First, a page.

Pigot and Banerjee, J.
1. In this case we think the District Judge was right in holding that as to the claim in respect of 1292 and 1293 the suit is barred.
2. When the infant was first made a party-defendant, he was made a party in violation of the rule applied in the case of Dwarka Nath Mitter v. Tara Prosunna Roy I.L.R. 17 Cal. 160 cited before us and the suit was not properly brought. When he was made a party-plaintiff the claim in respect of 1292 and 1293 was barred. It is not necessary to decide whether, if the suit in its original form had been properly framed, the change of the infant from a defendant into a plaintiff would have been in violation of the Limitation Act. Perhaps not. But he was not properly on the record at all; and when he was made a plaintiff, after the claim had been barred, the effect of doing this was practically to institute a new suit. This was an attempt to evade the Limitation Act; it cannot be done; and as to the claim in respect of 1292 and 1293, the suit was properly dismissed.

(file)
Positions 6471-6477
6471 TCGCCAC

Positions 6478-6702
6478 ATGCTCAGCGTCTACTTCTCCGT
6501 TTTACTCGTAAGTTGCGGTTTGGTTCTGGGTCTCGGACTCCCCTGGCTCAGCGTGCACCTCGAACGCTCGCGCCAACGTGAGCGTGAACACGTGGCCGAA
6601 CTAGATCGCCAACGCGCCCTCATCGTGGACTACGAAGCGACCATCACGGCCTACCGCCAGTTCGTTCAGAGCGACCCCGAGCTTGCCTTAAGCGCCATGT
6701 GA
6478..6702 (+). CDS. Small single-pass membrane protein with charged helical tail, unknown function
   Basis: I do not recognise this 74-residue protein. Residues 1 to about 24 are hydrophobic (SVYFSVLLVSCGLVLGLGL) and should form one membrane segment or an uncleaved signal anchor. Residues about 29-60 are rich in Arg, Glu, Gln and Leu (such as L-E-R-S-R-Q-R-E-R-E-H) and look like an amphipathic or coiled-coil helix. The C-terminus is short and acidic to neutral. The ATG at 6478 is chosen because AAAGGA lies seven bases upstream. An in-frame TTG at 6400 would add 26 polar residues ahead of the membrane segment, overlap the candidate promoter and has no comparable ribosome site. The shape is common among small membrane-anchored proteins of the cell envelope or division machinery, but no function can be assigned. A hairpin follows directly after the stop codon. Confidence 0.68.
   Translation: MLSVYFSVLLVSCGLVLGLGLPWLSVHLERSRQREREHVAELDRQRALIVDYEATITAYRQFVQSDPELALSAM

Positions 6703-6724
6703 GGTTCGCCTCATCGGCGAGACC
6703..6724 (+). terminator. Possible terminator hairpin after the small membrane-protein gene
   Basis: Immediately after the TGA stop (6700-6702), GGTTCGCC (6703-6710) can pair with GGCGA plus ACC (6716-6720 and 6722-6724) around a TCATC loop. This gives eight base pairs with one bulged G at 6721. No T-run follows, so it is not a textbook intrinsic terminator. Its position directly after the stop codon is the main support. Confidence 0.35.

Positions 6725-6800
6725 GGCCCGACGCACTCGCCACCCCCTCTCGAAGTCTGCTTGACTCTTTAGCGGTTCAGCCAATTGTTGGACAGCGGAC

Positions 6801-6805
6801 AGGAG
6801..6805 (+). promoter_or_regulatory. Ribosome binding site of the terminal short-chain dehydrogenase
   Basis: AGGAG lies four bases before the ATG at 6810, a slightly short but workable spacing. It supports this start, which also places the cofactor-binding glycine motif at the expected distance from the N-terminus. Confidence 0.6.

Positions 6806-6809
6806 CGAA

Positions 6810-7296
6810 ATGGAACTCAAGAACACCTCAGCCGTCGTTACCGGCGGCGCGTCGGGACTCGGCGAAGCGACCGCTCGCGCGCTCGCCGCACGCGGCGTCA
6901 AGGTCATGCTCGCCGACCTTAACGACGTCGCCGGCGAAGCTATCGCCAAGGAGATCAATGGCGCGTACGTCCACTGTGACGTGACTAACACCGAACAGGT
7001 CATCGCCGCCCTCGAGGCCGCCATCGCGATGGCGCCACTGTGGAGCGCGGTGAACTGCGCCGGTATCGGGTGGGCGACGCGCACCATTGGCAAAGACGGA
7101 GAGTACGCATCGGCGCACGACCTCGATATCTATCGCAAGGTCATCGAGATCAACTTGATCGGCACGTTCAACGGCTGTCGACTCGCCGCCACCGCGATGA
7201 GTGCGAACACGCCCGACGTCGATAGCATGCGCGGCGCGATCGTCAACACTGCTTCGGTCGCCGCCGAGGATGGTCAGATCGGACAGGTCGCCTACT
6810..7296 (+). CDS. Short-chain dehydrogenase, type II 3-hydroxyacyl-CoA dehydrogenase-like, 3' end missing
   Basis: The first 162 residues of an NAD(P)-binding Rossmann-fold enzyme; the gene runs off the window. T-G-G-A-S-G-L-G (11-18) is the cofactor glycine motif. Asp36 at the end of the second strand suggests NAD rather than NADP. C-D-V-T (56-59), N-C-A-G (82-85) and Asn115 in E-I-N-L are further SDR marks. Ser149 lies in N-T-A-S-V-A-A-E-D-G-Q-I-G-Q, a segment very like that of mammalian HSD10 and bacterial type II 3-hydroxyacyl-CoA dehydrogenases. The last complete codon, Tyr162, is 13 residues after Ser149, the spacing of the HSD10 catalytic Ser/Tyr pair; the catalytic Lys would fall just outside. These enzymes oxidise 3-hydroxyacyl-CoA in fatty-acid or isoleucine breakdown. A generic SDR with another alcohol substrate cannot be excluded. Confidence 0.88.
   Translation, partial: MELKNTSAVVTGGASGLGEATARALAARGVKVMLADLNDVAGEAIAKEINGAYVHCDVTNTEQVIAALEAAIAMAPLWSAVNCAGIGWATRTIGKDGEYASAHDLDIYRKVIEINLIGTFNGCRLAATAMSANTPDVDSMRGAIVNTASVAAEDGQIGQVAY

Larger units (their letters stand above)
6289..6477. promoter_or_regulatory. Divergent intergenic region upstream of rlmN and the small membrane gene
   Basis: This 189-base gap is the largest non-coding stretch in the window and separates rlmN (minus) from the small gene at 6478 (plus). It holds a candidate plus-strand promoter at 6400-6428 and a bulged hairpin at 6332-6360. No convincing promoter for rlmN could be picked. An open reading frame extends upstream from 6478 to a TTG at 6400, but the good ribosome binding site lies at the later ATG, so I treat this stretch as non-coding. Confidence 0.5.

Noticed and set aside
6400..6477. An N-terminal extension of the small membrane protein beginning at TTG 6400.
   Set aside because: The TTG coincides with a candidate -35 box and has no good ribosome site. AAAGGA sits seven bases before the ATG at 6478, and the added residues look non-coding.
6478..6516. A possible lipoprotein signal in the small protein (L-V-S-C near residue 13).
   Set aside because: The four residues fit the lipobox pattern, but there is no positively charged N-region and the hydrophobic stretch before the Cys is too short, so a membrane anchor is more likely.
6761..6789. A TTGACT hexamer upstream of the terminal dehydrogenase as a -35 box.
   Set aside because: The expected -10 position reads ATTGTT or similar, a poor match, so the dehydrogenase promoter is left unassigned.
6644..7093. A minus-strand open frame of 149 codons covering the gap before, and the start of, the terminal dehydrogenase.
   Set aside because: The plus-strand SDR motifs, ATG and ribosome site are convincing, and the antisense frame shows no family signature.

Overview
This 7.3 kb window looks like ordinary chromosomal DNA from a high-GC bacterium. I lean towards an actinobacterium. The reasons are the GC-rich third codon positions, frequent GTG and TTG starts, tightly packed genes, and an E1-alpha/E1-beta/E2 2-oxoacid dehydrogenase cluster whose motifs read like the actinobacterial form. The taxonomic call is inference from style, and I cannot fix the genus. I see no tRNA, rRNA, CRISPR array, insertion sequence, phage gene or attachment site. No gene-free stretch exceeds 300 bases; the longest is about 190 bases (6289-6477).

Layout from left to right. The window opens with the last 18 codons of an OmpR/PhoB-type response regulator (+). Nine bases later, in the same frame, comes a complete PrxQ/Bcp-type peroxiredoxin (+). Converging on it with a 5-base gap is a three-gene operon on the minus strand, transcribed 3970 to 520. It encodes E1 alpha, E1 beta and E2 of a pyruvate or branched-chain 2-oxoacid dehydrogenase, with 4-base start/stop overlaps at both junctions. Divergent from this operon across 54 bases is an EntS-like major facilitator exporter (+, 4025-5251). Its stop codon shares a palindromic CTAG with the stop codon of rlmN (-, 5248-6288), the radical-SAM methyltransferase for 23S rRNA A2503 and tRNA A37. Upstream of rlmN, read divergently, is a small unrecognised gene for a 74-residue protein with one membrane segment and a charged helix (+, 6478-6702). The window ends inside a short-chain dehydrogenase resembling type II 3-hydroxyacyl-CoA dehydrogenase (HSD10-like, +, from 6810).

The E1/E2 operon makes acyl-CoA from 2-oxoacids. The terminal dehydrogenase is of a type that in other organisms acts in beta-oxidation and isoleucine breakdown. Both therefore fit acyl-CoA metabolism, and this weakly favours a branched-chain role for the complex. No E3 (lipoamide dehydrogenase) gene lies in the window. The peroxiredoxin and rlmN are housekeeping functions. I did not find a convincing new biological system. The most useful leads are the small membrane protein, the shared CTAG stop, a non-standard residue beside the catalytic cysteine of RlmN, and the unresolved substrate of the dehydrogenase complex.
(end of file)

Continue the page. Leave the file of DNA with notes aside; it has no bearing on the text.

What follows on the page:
3. As to the operation of the Registration Act, the correctness of the view taken by the District Judge depends, of course, on the question whether the putni on its being bought by the zemindar did or did not merge in the zemindar's interest; for if the suit is well brought by plaintiffs as putnidars, in which capacity they seek to sue as Well as in that of zemindars, the Registration Act does not apply. No authority has been shown us for holding that the doctrine of merger applies to such cases as this in India, that is, that a putni interest must merge in the zemindari interest if they come into the same hands, and we do not think that we should, for the first time, so far as we are aware, apply the doctrine to such a case.
4. We therefore hold that the suit was well brought by plaintiffs as putnidars; that the Registration Act does not apply, and that, as to the rent for 1294, the plaintiffs are entitled to a decree. To this extent we allow the appeal. No order as to costs.